The USArray component of the NSF-funded EarthScope project ended its observational period in September 2021 and all remaining close-out tasks concluded in March 2022. Hundreds of seismic stations were transferred to other operators and continue to collect scientific observations. This website is now in an archival state and will no longer be updated. To learn more about this project and the science it continues to enable, please view publications here: and citations of the Transportable Array network DOI 10.7914/SN/TA.

To further advance geophysics support for the geophysics community, UNAVCO and IRIS are merging. The merged organization will be called EarthScope Consortium. As our science becomes more convergent, there is benefit to examining how we can support research and education as a single organization to conduct and advance cutting-edge geophysics. See our Joining Forces website for more information. The site will soon host the new EarthScope Consortium website.

A Continental-scale Seismic Observatory



SIEDCAR Deployment

Principal Investigators and Institutions:

Jay Pulliam, Baylor University

Steve Grand, University of Texas, Austin

Funding Source:

NSF EarthScope

Field Dates:

8/2008 – 12/2010

Equipment Used:

77 Broadband Sensors 

Data Status:

Fully Archived

Network Code:  




SIEDCAR intends to learn whether small-scale, "edge driven" convection in the mantle is a significant, "real world" phenomenon and, if so, to explore its effects on surface geology. Specifically, the investigators wish to determine whether a mantle downwelling is occurring along the eastern edge of the Rio GrandeRiftand what effect it has on the tectonics of the Southern Rockies. The evolution of distinct tectonic provinces in southwestern United States since the Cretaceous, including the Great Plains, the Colorado Plateau, and the Rio Grande Rift, has been linked to flat subduction of the Farallon plate beginning about 80 Ma and then its subsequent foundering beginning about 40 Ma. However, there has been a resurgence in tectonic activity (magmatism, extension, and possibly uplift) during the last 10 Ma in the Southern Rockies. The foundering of the Farallon slab occurred about 40 Ma, so there is not a clear connection between that event and present tectonic activity in the region. Small-scale, edge driven convection is a possible explanation for this renewed activity. Results from a previous study, called "La Ristra", indicate a downwelling under the eastern flank of the rift. However, this anomaly is located near the southeastern edge of the La Ristra line, so resolution less than optimal. Furthermore, edge driven convection, if it is occurring, should extend to the north and south along the margin of the craton, but the one-dimensional La Ristra could not produce a three-dimensional image to delineate the downwelling's boundaries or to quantify its characteristics. SIEDCAR's investigators are installing a two-dimensional array of 75 broadband seismographs along the western edge of the Great Plains to supplement and increase the density of USArray's Transportable Array stations, which will traverse the region in 2008-2009. The goal of the deployment will be to obtain quantitative estimates of the size, geometry, location, and density contrast of the feature observed by La Ristra and to model its effects on surface deformation.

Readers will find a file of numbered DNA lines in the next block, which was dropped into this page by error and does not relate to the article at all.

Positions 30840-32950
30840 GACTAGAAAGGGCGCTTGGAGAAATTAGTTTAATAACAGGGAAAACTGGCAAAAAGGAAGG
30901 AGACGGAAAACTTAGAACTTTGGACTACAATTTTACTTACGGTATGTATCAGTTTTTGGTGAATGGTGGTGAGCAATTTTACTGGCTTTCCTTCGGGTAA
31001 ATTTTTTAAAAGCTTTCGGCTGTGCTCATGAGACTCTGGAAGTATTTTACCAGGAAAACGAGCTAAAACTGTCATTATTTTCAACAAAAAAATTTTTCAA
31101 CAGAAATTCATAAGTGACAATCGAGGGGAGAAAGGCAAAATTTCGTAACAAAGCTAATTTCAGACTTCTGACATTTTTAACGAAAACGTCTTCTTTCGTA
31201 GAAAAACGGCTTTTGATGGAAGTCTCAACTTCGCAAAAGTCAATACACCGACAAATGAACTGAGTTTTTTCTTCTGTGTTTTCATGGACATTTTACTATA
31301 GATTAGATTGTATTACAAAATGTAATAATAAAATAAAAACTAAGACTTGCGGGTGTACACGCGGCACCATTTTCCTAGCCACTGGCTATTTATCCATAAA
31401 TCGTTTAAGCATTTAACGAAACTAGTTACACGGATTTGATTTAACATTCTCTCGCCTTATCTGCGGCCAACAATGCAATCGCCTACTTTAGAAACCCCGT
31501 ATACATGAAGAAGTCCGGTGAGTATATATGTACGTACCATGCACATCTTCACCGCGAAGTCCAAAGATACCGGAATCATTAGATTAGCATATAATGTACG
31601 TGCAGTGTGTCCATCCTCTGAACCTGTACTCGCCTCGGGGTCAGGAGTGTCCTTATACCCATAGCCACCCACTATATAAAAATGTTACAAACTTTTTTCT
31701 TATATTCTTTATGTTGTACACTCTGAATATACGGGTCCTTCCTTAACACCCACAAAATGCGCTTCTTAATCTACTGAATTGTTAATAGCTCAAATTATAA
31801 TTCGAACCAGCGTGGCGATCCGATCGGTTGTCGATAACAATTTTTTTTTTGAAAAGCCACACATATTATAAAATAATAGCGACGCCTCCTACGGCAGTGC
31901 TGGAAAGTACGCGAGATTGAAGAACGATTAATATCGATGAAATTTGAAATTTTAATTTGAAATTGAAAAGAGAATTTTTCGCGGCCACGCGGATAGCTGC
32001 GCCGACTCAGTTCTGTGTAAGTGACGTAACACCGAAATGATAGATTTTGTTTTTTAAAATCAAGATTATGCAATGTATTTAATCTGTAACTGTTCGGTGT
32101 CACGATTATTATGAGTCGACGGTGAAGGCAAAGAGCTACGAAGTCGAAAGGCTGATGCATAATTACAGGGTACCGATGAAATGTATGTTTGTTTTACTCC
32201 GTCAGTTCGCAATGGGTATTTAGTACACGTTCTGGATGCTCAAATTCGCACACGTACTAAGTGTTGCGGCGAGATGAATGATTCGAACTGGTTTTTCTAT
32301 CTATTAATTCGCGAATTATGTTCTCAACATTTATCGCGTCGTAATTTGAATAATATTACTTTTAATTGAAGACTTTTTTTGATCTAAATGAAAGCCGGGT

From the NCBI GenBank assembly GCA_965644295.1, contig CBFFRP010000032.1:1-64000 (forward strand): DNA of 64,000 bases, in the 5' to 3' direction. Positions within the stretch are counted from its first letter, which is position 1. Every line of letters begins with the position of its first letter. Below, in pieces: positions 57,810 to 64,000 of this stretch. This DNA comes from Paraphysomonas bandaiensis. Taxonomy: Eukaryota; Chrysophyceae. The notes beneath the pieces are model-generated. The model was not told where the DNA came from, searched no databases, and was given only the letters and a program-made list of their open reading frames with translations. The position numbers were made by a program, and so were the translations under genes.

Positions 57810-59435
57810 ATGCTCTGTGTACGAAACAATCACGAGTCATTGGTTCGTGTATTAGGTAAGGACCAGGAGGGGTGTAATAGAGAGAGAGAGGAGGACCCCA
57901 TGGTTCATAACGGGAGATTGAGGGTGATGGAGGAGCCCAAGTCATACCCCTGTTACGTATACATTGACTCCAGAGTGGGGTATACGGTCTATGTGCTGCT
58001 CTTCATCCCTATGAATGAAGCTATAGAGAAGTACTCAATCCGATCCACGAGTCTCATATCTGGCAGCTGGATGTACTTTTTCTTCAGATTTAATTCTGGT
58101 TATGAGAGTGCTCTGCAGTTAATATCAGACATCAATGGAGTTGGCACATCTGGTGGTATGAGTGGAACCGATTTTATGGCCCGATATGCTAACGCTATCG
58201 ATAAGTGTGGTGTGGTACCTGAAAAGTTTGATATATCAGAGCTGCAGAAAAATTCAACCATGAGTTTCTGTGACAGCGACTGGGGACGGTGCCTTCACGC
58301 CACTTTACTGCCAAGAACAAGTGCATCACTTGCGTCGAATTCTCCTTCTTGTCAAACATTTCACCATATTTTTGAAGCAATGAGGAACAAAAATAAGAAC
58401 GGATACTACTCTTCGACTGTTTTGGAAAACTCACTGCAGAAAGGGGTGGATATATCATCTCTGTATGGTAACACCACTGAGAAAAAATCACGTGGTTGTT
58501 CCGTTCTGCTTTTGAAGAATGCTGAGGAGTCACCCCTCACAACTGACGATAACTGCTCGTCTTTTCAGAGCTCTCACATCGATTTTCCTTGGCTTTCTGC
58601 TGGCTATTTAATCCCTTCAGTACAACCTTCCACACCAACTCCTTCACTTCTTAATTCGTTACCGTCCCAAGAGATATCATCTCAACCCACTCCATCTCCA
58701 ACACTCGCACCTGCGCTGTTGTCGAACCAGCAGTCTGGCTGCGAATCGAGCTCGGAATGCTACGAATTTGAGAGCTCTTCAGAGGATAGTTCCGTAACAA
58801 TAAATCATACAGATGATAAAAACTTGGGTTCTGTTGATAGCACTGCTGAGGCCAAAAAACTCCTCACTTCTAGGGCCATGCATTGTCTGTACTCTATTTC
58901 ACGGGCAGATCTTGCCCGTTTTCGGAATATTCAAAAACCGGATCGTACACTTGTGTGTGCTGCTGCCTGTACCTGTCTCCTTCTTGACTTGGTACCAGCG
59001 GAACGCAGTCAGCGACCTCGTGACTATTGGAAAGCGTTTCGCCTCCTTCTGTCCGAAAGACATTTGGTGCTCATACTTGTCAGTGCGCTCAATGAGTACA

Pulliam, J., S.P. Grand, Y. Xia, C. Rockett, and T. Barrington. "Edge-Driven Convection beneath the Rio Grande Rift," InSights, v.Summer,2010, p. 2.

SIEDCAR Crew at Work
SIEDCAR Hardware